The data in a single human genome includes approximately 20,000 genes, which if stored in a traditional platform would represent several hundred gigabytes. To better understand those genes, CASI stores molecular data from a variety of sources such as the Cancer Genome Atlas Project. Each one of those datasets represents tens to hundreds of terabytes. Combining a specialized genomic characterization of one million individually variable DNA locations produces the equivalent of about 20 billion rows of gene-variant combinations. CASI’s Hadoop cluster holds data on thousands of individuals.

Now the CASI team uses Hortonworks Data Platform (HDP™) as a distributed infrastructure to calculate those 20 billion rows that reflect the output of CASI’s high-performance computing. Once they’ve generated the calculations, the HDP environment lets the team seamlessly query and assemble the resulting information.

The improvement over its previous architecture astounded the ASU team. “Your average database of 20 billion rows is simply unapproachable with traditional, standard technology,” said Dr. Buetow. “We firmly believe that this data-intensive compute environment has the capacity to transform biomedicine. With our Hadoop infrastructure, we can run data-intensive queries of these large-scale resources, and they return results in seconds. This is transformational.”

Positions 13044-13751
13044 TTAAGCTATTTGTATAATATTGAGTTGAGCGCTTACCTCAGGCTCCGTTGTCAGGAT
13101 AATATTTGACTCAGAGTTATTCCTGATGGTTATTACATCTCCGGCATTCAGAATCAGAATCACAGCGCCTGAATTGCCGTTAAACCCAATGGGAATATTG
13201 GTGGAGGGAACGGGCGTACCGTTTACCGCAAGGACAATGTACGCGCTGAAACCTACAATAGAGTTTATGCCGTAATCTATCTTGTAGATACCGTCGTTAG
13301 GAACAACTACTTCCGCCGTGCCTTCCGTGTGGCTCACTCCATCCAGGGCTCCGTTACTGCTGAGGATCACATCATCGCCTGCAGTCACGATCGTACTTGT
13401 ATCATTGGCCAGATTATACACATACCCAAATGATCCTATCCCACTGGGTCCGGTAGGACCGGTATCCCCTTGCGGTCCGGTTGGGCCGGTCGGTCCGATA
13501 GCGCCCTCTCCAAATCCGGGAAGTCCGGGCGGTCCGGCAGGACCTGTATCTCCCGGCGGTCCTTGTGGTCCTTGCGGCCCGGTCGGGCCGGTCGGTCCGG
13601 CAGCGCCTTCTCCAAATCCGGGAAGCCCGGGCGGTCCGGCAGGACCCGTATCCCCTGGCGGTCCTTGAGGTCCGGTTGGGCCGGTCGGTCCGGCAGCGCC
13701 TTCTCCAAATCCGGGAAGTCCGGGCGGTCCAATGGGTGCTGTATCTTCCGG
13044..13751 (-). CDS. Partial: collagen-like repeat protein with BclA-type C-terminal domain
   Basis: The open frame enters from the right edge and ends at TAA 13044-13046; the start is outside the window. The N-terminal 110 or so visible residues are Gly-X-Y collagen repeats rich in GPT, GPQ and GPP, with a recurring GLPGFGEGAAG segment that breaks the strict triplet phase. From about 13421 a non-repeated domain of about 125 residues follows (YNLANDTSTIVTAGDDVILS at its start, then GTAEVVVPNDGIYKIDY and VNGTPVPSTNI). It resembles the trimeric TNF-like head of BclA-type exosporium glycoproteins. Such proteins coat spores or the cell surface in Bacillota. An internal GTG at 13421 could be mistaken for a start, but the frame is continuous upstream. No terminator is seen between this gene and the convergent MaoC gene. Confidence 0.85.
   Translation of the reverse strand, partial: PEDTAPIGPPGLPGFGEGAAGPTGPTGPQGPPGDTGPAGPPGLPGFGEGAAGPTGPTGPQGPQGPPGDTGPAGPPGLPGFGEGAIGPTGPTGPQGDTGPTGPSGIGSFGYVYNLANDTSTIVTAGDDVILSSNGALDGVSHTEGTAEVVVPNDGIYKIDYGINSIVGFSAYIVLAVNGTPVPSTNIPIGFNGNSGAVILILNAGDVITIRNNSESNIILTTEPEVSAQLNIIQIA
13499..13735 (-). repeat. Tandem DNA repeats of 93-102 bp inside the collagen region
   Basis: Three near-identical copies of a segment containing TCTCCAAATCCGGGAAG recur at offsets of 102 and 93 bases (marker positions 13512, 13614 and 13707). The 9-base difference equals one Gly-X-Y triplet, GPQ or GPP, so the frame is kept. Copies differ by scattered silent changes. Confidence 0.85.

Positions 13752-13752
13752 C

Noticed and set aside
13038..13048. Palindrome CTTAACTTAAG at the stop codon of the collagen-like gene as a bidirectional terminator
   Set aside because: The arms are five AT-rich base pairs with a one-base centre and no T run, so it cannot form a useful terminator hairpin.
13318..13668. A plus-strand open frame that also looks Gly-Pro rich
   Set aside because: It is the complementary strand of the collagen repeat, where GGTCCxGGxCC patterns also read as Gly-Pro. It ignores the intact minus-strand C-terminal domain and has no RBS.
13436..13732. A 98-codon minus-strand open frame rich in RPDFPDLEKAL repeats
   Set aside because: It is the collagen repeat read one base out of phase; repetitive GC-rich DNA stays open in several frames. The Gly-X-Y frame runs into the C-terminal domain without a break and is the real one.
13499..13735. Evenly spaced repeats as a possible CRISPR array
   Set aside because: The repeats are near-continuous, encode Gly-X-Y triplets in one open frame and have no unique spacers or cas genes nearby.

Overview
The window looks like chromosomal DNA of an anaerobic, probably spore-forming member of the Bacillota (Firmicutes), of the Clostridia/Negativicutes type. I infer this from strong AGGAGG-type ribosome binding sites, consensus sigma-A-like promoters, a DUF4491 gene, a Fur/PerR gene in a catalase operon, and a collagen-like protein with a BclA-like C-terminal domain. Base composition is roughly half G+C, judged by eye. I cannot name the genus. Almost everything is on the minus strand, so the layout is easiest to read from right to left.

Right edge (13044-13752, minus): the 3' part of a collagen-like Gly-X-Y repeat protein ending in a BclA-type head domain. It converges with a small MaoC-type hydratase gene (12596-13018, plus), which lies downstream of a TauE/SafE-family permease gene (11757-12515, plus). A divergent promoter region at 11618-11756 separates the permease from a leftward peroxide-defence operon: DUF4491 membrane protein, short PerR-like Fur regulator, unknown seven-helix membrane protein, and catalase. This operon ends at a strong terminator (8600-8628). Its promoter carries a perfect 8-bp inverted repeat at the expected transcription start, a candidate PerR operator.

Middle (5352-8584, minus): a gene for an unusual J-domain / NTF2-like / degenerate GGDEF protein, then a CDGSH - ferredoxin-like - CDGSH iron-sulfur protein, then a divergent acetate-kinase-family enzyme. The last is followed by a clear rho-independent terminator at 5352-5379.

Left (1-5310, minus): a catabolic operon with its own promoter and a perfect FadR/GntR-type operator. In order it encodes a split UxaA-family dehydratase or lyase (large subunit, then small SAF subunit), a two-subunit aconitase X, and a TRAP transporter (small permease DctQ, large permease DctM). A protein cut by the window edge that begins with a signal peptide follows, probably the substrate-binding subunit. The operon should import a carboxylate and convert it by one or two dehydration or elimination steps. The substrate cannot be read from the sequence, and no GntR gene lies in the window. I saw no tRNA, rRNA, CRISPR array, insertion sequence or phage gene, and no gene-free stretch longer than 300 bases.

The HDP cluster at Arizona State University has accumulated more than a petabyte of genomic data from multiple studies involving over 500 individuals in each study. Researchers in five different teams access this genomic data lake to investigate urgent cancer research questions such as: